Proof of Progress
Each year, on or before your anniversary date, you will need to send proof of progress to your county school board office. This proof can be provided in a variety of ways.
This is the most common option among homeschoolers. As a homeschool consultant and evaluator, I always recommend this option. For one thing, portfolios provide you with the most accurate measure of your child’s progress throughout the year, and once you pull them together at the end of each year, they are such treasures!
Some of my clients create blogs, some take pics of their child’s work and create stunning photo albums, others create private Facebook pages. Still others put work into binders and folders – it really doesn’t matter how you pull it together, as long as you (and your evaluator) can see the progress made – that’s the point. Once your evaluator looks at your portfolio, they will sign a letter stating that they have reviewed it, and you send this in to your county school board office.
Evaluators are private people, like myself, who do not work for the state or the school board. They are simply people who have a teaching certification in Florida in one of the subject areas. For what we require and to read my philosophy, go to my website and search “portfolio.”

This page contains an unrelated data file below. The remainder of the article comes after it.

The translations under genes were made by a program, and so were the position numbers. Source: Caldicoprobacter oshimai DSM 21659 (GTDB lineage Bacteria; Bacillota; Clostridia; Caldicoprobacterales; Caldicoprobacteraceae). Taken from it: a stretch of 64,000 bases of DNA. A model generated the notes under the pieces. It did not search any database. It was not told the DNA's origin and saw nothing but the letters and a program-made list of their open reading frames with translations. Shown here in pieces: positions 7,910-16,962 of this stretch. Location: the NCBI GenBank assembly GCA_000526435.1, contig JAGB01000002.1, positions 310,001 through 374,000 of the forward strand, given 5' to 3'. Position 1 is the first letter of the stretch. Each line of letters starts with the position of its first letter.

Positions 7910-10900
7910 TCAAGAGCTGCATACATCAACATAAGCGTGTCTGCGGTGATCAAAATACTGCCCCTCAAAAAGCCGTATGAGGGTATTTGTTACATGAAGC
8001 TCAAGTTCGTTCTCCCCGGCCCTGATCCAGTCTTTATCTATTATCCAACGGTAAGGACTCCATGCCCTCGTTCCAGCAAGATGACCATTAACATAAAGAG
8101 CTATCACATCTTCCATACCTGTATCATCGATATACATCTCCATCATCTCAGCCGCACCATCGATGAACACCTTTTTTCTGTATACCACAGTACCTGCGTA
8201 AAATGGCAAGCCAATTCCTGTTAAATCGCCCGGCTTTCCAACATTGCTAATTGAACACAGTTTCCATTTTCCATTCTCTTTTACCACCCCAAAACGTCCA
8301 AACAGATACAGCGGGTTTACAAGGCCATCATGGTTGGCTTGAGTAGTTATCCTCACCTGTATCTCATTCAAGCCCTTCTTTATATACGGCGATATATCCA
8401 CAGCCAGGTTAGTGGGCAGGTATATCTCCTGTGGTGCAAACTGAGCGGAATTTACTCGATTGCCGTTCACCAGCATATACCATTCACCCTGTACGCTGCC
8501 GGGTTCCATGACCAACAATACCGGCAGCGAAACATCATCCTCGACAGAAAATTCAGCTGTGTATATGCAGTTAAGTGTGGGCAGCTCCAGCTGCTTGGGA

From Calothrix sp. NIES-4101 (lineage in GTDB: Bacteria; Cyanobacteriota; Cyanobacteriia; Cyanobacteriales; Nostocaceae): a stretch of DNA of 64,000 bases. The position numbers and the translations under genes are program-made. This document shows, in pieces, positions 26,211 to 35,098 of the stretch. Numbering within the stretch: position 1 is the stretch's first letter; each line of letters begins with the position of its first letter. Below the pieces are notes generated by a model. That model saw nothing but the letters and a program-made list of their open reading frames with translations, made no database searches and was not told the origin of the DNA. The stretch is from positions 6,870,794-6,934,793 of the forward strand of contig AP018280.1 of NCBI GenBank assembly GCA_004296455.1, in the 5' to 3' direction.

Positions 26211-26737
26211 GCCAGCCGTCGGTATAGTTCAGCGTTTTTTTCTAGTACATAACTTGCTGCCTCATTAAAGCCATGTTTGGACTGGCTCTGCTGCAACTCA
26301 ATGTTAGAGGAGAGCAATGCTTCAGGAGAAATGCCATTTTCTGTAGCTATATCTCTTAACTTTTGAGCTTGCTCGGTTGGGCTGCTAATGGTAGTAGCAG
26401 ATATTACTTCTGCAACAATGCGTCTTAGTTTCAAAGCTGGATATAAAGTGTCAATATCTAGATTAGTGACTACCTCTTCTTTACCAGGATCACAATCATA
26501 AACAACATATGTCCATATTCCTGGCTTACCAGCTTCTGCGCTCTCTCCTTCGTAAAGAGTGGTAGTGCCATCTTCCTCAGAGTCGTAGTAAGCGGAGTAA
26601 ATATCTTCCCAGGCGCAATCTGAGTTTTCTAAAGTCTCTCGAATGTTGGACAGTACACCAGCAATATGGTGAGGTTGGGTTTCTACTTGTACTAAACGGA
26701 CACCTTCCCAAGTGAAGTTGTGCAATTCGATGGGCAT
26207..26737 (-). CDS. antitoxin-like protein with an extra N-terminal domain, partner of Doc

Standardized or Nationally Normed Tests
Another option for showing proof of progress each year is for your child to take a state standardized test or nationally normed test. Children who are homeschooled in Florida, have the option to take the yearly standardized test at the public school for which they are zoned. You simply call the school and register your child. You can also go to a testing center and pay to have your child take a nationally-normed test such as the California Achievement Test.
Have a Psychologist Complete a Psychological Evaluation
This is one option in Florida, however, after over a decade of homeschool consulting with families all over the state, I have never heard of anyone using this option. I even have a friend who is a psychologist, and she paid me to do her kids’ portfolio evaluations because she said the psych eval take so much time to complete!